Lessons from Pastor Kanyange’s death

Part of my job as a newspaper reporter is writing what we call “news or feature stories” and at times I write postscripts word portraits of a recently deceased person’s life. Last week I witnessed the burial of a renowned pastor who lost her life to brain cancer.

Part of my job as a newspaper reporter is writing what we call “news or feature stories” and at times I write postscripts word portraits of a recently deceased person’s life.

Last week I witnessed the burial of a renowned pastor who lost her life to brain cancer.

The day before her funeral, I went to Prayer Palace Church to meet her closest friends. We talked while they prepared for the after-funeral crowd of people who would come to comfort the late Kanyange’s family.

I was there as a newspaper reporter, to gather information about this woman I had known for more than three years. To my loss, I hadn’t known her very well.

When she got admitted at King Faisal Hospital a few weeks before her death over a terrible headache which indicated brain tumors, it was diagnosed as brain cancer, I thought of this abrupt health disorder that claimed this renowned prophetess.

A friend I talked to told me that the deceased’s goal was to live longer, so as she could see her daughter graduate from university.

On the day before her funeral, I followed Kanyange’s friends around with my notebook and voice recorder as they vacuumed. I was struck by how many friends were there.

I was also struck by the stories they told me about her, about the depth of her love for them. Even when she was sick and knew she was dying, she was all loving.

One friend called her a “nurturer.” She loved other people’s children almost as much as she loved her own, even letting troubled kids stay with her family for as long as they needed. She was famous for helping girls who changed their lives from prostitution.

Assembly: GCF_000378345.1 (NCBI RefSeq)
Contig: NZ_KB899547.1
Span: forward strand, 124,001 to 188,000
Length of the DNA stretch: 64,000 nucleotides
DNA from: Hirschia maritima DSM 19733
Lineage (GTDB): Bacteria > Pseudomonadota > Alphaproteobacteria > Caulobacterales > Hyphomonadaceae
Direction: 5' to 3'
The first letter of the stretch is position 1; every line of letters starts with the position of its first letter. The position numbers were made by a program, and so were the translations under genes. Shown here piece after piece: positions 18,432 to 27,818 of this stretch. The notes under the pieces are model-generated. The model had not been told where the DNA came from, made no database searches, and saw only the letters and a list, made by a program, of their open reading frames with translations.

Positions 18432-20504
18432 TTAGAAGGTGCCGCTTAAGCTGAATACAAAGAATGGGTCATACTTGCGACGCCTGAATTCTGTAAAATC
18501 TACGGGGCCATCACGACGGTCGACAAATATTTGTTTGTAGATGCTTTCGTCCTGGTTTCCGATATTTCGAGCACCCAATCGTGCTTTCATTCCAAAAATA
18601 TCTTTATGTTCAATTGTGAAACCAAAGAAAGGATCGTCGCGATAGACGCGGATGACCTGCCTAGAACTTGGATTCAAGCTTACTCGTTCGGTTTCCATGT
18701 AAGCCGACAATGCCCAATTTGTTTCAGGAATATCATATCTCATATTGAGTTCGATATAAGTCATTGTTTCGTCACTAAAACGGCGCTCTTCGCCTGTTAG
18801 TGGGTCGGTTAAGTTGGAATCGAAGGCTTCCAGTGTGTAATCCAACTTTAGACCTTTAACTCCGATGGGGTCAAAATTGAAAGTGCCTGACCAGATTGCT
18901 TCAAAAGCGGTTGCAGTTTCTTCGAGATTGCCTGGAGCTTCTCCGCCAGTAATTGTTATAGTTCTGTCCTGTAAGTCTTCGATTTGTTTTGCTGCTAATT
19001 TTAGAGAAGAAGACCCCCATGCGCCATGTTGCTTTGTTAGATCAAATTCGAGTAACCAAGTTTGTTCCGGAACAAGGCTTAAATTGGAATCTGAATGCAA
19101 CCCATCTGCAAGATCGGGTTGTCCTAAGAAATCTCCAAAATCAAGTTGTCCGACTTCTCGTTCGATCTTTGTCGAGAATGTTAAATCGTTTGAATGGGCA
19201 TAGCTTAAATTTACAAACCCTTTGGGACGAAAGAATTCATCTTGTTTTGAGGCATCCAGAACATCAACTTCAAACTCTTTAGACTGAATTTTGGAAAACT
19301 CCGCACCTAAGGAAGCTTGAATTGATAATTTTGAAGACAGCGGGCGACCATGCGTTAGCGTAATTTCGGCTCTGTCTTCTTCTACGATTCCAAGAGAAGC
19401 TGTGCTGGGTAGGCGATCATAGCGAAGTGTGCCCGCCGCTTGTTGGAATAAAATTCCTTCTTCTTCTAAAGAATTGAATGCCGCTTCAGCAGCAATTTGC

Another woman said Jane Kanyange was warm and welcoming that all people who went for counseling poured all the truth about what was in their lives, their feelings, no matter how ugly or painful.

She counseled them with scriptures she had memorized, and she walked with them through their hard times.

She didn’t leave when things got tough. She stayed the course.

She was the type of person who showed up on your doorstep at the exact moment you needed a shoulder to cry on.”

In the months before she died, that’s when she truly lived, her friends said. “Every conversation with Kanyange was one that mattered,” her friend one Alice said.

Before she died, Kanyange told everyone to repent and come back to God but no one understood that it was her last message to her loved church congregation.

“Anybody can teach you how to live,” Alice said, “but she taught me how to die.”

Life is so short, and we,  get so caught up in what truly doesn’t matter. I left Prayer Palace church grateful to have been reminded that what matters is how we live along the way to the finishing line.

The apostle Paul said, “And now these three remain: faith, hope, and love. But the greatest of these is love” (1 Corinthians 13:13).Her legacy is left behind. She lived well and she died well, because she loved well.

I hope it’s not too late for me. Because of her great love to the church, friends and relatives started what they identified as Kanyange Foundation and many contributed towards it for the betterment of her family.                                                

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